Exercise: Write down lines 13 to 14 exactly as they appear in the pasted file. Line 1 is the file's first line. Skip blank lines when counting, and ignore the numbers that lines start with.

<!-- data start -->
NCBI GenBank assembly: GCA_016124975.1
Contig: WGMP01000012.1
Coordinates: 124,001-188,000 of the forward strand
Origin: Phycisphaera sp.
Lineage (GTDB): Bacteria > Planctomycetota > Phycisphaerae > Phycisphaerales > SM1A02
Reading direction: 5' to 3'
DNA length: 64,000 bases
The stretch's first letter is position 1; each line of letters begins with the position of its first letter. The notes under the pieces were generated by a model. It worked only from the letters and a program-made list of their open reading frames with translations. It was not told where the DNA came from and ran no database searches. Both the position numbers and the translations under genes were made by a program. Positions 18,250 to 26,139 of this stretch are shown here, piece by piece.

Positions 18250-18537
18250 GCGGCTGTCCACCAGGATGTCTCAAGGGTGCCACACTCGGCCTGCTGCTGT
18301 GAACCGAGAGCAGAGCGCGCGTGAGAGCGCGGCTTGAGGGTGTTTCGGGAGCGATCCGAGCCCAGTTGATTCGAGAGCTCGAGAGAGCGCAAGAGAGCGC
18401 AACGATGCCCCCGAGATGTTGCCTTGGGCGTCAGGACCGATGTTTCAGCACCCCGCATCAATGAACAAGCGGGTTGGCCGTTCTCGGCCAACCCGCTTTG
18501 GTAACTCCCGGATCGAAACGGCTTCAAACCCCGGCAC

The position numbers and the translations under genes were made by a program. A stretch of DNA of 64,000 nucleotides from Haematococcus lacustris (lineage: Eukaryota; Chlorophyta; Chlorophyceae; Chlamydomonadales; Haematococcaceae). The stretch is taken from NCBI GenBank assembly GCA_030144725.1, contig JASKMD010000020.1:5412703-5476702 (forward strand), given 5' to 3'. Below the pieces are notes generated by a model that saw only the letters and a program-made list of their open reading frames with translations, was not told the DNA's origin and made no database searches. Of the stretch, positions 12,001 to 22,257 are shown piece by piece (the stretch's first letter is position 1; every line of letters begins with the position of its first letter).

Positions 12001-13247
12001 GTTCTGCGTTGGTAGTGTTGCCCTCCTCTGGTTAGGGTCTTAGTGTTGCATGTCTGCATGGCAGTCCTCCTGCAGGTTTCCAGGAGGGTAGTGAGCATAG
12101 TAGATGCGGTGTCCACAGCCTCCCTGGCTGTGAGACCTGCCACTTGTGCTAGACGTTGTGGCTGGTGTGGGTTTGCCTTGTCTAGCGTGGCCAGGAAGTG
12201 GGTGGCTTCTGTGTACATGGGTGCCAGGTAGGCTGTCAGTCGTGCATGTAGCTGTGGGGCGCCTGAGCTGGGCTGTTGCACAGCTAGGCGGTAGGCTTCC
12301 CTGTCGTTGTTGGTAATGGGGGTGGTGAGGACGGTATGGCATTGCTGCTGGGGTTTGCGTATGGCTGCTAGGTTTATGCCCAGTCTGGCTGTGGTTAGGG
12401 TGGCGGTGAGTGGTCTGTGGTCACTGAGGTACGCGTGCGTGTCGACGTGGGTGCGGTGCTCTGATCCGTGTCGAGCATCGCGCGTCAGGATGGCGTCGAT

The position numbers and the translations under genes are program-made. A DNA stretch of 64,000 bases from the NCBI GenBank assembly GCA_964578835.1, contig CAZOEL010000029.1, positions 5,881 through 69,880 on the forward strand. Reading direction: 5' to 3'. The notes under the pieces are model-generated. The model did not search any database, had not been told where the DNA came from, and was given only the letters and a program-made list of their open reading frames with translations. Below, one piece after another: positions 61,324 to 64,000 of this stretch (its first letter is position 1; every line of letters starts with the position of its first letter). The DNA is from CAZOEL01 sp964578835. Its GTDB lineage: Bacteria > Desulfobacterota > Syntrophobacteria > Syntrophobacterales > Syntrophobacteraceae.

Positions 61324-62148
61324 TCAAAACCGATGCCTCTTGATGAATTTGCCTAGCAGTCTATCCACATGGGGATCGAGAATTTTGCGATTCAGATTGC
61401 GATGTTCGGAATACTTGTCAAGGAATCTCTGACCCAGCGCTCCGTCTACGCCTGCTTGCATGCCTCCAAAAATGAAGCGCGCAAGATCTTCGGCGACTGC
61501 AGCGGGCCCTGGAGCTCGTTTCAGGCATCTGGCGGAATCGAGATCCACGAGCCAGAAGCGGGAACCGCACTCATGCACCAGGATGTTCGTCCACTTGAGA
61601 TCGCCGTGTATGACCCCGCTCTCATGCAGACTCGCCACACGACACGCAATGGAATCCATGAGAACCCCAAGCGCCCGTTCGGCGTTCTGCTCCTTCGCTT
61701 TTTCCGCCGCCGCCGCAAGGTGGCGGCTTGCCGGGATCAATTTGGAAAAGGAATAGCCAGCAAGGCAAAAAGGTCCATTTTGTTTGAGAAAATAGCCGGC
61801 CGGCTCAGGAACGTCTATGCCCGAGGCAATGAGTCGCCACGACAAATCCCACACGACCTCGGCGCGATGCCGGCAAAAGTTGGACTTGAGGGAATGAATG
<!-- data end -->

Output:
18501 GTAACTCCCGGATCGAAACGGCTTCAAACCCCGGCAC

The position numbers and the translations under genes were made by a program. A stretch of DNA of 64,000 nucleotides from Haematococcus lacustris (lineage: Eukaryota; Chlorophyta; Chlorophyceae; Chlamydomonadales; Haematococcaceae). The stretch is taken from NCBI GenBank assembly GCA_030144725.1, contig JASKMD010000020.1:5412703-5476702 (forward strand), given 5' to 3'. Below the pieces are notes generated by a model that saw only the letters and a program-made list of their open reading frames with translations, was not told the DNA's origin and made no database searches. Of the stretch, positions 12,001 to 22,257 are shown piece by piece (the stretch's first letter is position 1; every line of letters begins with the position of its first letter).